The BSE Sensex lost 700 points while the NSE Nifty slipped below 15,400, with the BSE market capitalisation falling Rs 3.36 lakh crore to Rs 237.27 lakh crore from Rs 240.63 lakh crore a day ago.
Global cues were weak, with Asian markets down and S&P500 futures hinting at a weak start to US indices later in the day.
Here are the key reasons why the market fell on Wednesday:
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Analysts were suggesting strong resistance ahead after Tuesday’s strong gains. On Nifty50, the 15,670-15,700 range was the crucial one, as it was earlier acting as strong support for the index and was posing as resistance now, as per the principle of role reversal. Analysts had warned that a failure to cross the 15,700 level decisively could drag the index towards the 15,400 level. On Wednesday, the 50-pack index hit a low of 15,445 so far.
US Federal Reserve chair Jerome Powell is due to start his testimony to Congress later in the day, with investors looking for further clues about whether another 75-basis point rate hike is on the cards at the Fed’s July meeting. Concerns that the Fed may continue to hike rates aggressively despite looming concerns of recession in the world’s largest economy is weighing on investor sentiment. As such, there was some cautiousness among market participants ahead of Powell’s testimony.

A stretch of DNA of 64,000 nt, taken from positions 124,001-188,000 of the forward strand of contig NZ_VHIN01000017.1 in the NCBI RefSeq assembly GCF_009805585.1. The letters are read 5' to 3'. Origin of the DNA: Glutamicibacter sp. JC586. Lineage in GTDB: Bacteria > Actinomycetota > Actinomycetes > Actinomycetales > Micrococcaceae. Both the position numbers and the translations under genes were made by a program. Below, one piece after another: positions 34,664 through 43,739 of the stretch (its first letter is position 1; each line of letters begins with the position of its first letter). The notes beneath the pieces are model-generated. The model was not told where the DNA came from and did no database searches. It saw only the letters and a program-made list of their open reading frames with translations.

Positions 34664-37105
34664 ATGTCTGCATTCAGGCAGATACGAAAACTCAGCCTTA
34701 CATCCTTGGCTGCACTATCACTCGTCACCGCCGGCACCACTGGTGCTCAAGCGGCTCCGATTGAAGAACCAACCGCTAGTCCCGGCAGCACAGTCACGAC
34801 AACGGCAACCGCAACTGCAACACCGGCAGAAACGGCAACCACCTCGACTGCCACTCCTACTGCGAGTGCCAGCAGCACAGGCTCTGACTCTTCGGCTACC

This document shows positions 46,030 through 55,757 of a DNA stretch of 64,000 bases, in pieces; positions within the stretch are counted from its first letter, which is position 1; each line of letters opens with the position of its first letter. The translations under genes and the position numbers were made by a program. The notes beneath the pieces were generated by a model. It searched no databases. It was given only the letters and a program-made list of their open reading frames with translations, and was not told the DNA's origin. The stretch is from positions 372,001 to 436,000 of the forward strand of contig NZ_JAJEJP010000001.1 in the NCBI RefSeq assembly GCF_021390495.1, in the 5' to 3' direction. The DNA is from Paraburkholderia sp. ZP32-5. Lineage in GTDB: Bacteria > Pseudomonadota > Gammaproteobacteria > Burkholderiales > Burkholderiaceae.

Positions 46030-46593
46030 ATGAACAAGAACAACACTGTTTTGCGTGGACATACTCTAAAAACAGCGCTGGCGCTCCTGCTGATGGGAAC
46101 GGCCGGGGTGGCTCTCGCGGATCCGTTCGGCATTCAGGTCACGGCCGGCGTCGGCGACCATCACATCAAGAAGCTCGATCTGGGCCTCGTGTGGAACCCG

- Weak US futures, Asian markets
The S&P500 futures were trading 0.99 per cent lower at 3,730, hinting at a weak start for US stocks later in the day. While markets such as Japan, China, and Australia edged up to 0.3 per cent lower, those in Hong Kong, Taiwan and Korea were down up to 2 per cent.
Data released overnight showed US home sales fell to a 2-year low in May. Existing home sales fell 3.4 per cent to a seasonally adjusted annual rate of 5.41 million units last month, the lowest level since June 2020 when sales were rebounding from the Covid-19 lockdown slump, Reuters reported.
- Fall in rupee, FPI selloff
The rupee depreciated 4 paise to 78.17 against the dollar in opening trade on Wednesday, tracking a muted trend in the domestic equity market and a firm dollar. weakness in the rupee intensifies foreign outflows. Data showed foreign equity outflows have topped Rs 40,000 crore in June so far, taking year-to-date Rs 2,07,195.